Figure 2

A positive correlation between blood NfL level and eGFR in the HC group (a) and the DM group (b). NfL: neurofilament light chain, eGFR: estimated glomerular filtration rate.


This cross-sectional study of two different populations showed a positive correlation between blood NfL and serum creatinine levels in each group, indicating that blood NfL level may be partially influenced by renal function. Moreover, we have shown that blood NfL level in the DM group significantly correlated with age, but not with sex, a finding consistent with previous reports5,10,15, whereas the HC group analysis was underpowered to detect some of the association due to narrow age distribution and focused on detecting moderate-to-strong association. In the present study, the correlation between blood NfL and serum creatinine levels remained significant after adjustment for age, sex, and BMI. Estimated GFR calculated from serum creatinine, age, and sex was also significantly correlated with blood NfL in each group. These findings support the hypothesis about a negative correlation between blood NfL levels and renal function.

Two reports assessed relationships between blood NfL level and renal function. Consistent with the present data, Korley et al. have reported poor renal function as associated with a higher serum NfL level in a single cohort of patients with type 2 diabetes (mean age = 62.8 years)16. Concurrently, Hermansson et al. reported that plasma NfL level is not correlated with serum creatinine levels among patients with HIV infection (median age = 41 years)17. This inconsistency may be explained by between-study differences in age distribution, suggesting that the relationship between blood NfL and renal function becomes more evident among older adults. Not only in patients with type 2 diabetes, but the current study also showed that the association between blood NfL and renal function may be present in healthy individuals.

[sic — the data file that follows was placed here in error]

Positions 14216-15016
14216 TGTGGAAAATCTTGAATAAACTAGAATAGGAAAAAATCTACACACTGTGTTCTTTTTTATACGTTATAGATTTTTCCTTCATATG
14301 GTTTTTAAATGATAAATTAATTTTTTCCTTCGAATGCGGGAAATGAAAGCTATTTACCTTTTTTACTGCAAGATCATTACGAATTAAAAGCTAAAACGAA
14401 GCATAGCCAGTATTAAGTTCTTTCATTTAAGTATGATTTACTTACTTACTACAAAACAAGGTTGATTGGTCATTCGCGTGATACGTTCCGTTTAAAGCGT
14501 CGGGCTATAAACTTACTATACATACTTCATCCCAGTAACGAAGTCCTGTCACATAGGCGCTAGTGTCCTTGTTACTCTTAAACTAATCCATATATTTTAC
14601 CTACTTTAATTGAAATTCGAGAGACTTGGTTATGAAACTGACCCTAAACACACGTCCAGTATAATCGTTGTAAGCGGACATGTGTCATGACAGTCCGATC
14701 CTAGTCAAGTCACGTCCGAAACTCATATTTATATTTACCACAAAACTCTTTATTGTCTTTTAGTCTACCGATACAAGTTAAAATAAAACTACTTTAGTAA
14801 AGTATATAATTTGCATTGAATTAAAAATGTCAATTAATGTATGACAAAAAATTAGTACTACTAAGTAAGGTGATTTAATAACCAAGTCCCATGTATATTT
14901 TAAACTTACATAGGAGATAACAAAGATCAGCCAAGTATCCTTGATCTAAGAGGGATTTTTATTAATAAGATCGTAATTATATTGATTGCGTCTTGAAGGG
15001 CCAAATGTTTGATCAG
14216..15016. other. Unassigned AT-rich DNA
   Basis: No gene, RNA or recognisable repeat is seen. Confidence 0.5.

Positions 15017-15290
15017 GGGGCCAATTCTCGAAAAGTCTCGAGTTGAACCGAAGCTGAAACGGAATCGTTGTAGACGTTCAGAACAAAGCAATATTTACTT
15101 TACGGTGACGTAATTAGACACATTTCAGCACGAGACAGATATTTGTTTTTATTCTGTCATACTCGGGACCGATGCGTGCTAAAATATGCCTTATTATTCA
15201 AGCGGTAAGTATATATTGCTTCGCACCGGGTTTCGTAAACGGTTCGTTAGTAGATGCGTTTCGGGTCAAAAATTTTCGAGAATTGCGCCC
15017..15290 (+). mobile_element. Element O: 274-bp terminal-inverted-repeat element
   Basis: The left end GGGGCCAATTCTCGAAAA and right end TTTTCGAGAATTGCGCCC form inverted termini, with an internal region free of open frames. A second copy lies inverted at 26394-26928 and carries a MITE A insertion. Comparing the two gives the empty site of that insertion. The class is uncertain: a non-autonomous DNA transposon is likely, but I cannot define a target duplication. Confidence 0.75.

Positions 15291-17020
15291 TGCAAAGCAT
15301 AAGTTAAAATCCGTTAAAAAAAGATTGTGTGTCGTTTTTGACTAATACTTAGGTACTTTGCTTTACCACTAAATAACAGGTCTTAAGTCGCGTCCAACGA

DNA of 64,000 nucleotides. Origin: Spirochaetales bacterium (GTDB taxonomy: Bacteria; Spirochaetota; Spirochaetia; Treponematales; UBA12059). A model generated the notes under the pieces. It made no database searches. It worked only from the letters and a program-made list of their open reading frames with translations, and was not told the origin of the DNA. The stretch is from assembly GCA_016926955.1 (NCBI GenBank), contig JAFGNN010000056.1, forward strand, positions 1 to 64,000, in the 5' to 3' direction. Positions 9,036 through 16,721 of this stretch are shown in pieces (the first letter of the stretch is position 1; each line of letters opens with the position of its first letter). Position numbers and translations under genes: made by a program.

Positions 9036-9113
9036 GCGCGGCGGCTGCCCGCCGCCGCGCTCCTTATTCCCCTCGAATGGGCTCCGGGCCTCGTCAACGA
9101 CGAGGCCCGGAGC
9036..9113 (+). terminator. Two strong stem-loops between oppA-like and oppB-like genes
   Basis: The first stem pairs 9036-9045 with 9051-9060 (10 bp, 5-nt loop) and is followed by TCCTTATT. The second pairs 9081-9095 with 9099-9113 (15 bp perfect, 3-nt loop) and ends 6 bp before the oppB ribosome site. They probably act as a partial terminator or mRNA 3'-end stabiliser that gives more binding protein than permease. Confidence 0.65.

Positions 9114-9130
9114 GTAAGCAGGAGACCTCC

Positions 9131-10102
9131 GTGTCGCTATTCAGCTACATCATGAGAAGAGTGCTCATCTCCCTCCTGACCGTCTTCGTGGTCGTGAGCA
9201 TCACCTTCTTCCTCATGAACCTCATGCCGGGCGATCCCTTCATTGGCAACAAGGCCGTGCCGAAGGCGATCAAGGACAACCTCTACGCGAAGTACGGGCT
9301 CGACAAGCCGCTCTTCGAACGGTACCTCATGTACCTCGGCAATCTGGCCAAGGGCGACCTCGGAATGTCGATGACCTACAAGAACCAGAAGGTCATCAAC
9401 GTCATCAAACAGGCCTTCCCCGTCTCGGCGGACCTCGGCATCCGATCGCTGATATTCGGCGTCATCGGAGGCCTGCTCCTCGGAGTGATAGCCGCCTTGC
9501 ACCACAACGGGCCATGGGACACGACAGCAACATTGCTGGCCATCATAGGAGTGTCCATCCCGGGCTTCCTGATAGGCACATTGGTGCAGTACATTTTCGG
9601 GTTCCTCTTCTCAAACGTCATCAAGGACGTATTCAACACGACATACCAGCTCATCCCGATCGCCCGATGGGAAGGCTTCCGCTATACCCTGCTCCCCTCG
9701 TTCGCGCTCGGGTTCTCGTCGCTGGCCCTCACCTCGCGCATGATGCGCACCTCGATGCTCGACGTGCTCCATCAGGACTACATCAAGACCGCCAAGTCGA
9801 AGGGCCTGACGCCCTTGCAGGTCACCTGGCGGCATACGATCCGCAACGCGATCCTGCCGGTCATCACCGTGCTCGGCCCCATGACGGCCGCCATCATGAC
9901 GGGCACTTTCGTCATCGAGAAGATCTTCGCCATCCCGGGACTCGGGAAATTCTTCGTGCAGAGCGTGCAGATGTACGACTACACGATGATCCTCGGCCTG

While the mechanism underlying how kidney function affects blood NfL dynamics are not known, there are some possibilities. One hypothesis is that blood NfL is cleared by the kidneys. This hypothesis suggests there is a risk of overestimating the extent of neuroaxonal damage among adults with low renal function.

Another possible mechanism incorporates the other functions of the kidneys. The decline of renal function leads to low levels of erythropoietin (EPO) and active vitamin D, both of which are primarily synthesized in the kidney20. EPO receptors are expressed in not only the bone marrow but also the brain21,22,23, and EPO is reported to have neuroprotective effects24. Active vitamin D is also reported to have neuroprotective effects25, and its deficiency is associated with various neuropsychological diseases such as depression, Alzheimer’s disease, and cerebrovascular dementia26,27,28,29. Blood levels of EPO and active vitamin D may link renal function and neuronal damage.

Although further investigations are required to determine the underlying mechanism, studies involving blood NfL level should assess renal function with serum creatinine or eGFR. When involving an older adult population, in particular, such an approach can help achieve precise assessment of neuroaxonal damage within the CNS.